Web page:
Trafford Crump, University of British Columbia

The policy option presented here was chosen to stimulate discussion, but is only one of several options examined by the author in the report “Exploring alternative level of care (ALC) and the role of funding policies: An evolving evidence base for Canada” . A related report,Hospital Payment Mechanisms: An Overview and Options for Canada”, by Jason Sutherland”


About the presenter

Trafford Crump is a post-doctoral fellow working with Jason Sutherland at the University of British Columbia’s Centre for Health Services and Policy Research. In this capacity he has co-authored several papers on hospital and post-acute care funding options. His research interests include funding mechanisms for acute, post-acute and ambulatory care; variations in the utilization of care; patient reported outcome measures and preference elicitation methods. He earned his PhD from Dartmouth College in Hanover, New Hampshire.

Main concern/problem

There is a lack of coordination among hospital and post-acute facilities. The current system in Canada relies on funding hospitals through a global budget mechanism, where a fixed amount of funding is distributed to each hospital to pay for all services. While global budgets create budgetary predictability, they do not provide incentives for increasing volume or caring for patients with greater complexity, nor do they reward high quality or efficient hospital care. Post-acute care, on the other hand, is funded through a mix of global budgets and capitation, with few adjustments made for patients’ levels of need. This has contributed to a lack of coordination between post-acute settings and, in some cases, inappropriate care intensity matched to a patient’s level of need. One consequence of this misalignment in financial incentives is an inefficient discharge and transition period between acute and post-acute settings—referred to as alternative levels of care (ALC). High ALC utilization limit hospitals’ bed capacity, thus reducing their availability for emergency room admissions, facility transfers, and elective surgeries.

Proposed Option

Activity-based funding (ABF) is one option available for increasing volume and efficiency of care. Under this mechanism, care is remunerated based on the type and volume of services provided. Combining properties of ABF and global budgets may optimize their respective strengths, for example, by using global budgets to cover fixed costs and ABF to cover variable costs.


ABF provides powerful financial incentives to stimulate volume (i.e., patient through-put) and efficiency. In hospitals, ABF is associated with higher volumes of care and shorter lengths of stay, neither of which seem to come at the expense of lower quality of care. In post-acute care, the benefits of ABF depend on the setting. In rehabilitation, ABF has reduced episode costs and lowered length of stay; in long term care, it has lowered costs and there is some evidence to suggest that it improves performance scores (though this evidence is tenuous). There is no evidence on ABF in funding home care. ABF can provide a more precise payment mechanism for reimbursements between regions and provinces.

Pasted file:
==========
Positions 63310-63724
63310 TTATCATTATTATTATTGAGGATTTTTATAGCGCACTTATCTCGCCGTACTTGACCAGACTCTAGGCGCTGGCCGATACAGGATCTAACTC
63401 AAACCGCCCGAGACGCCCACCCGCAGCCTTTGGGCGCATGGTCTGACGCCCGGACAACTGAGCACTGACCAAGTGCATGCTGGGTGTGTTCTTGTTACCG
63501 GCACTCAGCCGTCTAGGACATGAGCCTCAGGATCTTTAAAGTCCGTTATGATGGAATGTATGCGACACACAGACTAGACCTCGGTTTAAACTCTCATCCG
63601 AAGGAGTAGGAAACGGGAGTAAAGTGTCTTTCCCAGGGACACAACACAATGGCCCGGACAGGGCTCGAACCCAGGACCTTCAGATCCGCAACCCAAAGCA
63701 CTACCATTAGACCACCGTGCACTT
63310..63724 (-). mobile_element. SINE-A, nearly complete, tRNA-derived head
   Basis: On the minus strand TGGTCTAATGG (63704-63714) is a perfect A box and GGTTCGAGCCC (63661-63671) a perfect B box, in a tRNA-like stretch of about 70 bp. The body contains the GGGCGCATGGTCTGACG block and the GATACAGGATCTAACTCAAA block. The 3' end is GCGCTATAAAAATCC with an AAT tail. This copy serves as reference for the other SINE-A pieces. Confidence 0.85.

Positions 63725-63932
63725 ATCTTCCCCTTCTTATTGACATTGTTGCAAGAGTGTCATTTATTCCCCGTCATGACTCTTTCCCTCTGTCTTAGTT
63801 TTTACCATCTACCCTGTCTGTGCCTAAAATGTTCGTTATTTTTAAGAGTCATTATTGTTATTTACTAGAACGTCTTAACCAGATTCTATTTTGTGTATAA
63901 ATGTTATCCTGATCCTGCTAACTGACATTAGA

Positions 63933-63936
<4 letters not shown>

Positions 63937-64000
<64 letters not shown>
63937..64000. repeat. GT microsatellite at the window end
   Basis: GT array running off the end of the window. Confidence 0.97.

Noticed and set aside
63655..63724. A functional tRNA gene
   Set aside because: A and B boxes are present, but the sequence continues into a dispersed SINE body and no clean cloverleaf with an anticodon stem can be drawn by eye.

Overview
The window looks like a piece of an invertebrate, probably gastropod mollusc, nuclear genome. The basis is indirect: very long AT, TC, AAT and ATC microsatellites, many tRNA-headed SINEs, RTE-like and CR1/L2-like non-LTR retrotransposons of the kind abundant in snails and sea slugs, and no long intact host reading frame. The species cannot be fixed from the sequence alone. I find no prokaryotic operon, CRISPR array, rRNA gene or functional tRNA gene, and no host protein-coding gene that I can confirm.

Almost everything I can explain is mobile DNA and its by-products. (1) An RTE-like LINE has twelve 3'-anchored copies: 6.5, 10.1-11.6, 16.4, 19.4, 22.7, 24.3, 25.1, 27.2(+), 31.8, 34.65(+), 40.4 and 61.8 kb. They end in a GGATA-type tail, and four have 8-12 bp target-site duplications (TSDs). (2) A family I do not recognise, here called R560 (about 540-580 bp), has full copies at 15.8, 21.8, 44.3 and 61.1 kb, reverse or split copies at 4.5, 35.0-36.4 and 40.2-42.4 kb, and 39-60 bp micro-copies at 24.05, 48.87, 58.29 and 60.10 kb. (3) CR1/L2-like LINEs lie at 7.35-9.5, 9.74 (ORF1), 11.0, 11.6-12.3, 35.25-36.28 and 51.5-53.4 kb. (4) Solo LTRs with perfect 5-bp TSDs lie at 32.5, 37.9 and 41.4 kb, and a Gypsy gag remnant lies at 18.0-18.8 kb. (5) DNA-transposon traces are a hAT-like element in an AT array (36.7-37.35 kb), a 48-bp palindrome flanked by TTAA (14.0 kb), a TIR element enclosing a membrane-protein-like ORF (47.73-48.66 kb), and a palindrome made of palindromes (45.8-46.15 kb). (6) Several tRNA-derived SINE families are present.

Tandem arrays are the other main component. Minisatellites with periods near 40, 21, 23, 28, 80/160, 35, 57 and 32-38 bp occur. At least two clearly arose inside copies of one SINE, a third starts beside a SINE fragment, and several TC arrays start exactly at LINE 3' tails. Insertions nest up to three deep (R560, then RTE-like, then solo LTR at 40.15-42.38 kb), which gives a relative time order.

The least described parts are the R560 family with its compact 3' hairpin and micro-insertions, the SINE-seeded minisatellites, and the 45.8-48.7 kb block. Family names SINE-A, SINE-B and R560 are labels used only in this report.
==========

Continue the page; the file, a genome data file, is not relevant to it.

Experience/evidence of success

There is a large body of evidence from the international literature regarding the introduction of ABF to fund acute care. A recent survey of the impact of ABF on hospitals in 28 countries observed an increase in overall spending, and mixed results on volume and length of stay. Mortality decreased, but only for certain causes of death. There is considerably less evidence regarding the use of ABF in post-acute care. Consequently, it is difficult to draw definitive conclusions on the links between ABF and performance. There have been no studies into the effect of ABF on the transition of patients from acute to post-acute settings, nor any supporting its ability to reduce ALC.

Challenges and limitations

Reliable, accurate and timely data are necessary to support ABF and ensure appropriate payment amounts. Such data sources currently do not exist for postacute care in Canada. The observed increase in overall costs (due to an increase in volume) may pose a challenge for those provinces already facing tight budgets. It is not known if there is sufficient spare capacity in post-acute settings to accommodate the increase in volume. There may also be reduced access to care in rural settings, a notable limitation for many Canadian provinces. Given the mix of public and private providers in post-acute care, ABF may carry serious unintended consequences in terms of premature discharge, lower functionality at discharge, and overall poorer quality of care. The ability to generalize the international literature to the Canadian setting, particularly in post-acute care, is not known.

Considerations for Canada

Given the challenges and limitations, ABF must be approached with caution and consideration. If ABF is to be implemented, either in acute or selected postacute settings, a long-term commitment is required to encourage healthcare administrators to develop and initiate plans to balance cost efficiency with quality. Threats to quality and access (timeliness, geography and equity) must be monitored and addressed in a timely fashion. Effects of ABF on ALC utilization and patient transitions between settings must also be tracked and reported. While there are serious reservations about ABF in post-acute care, there is a clear need to better align financial incentives to improve the coordination of care between acute and post-acute settings.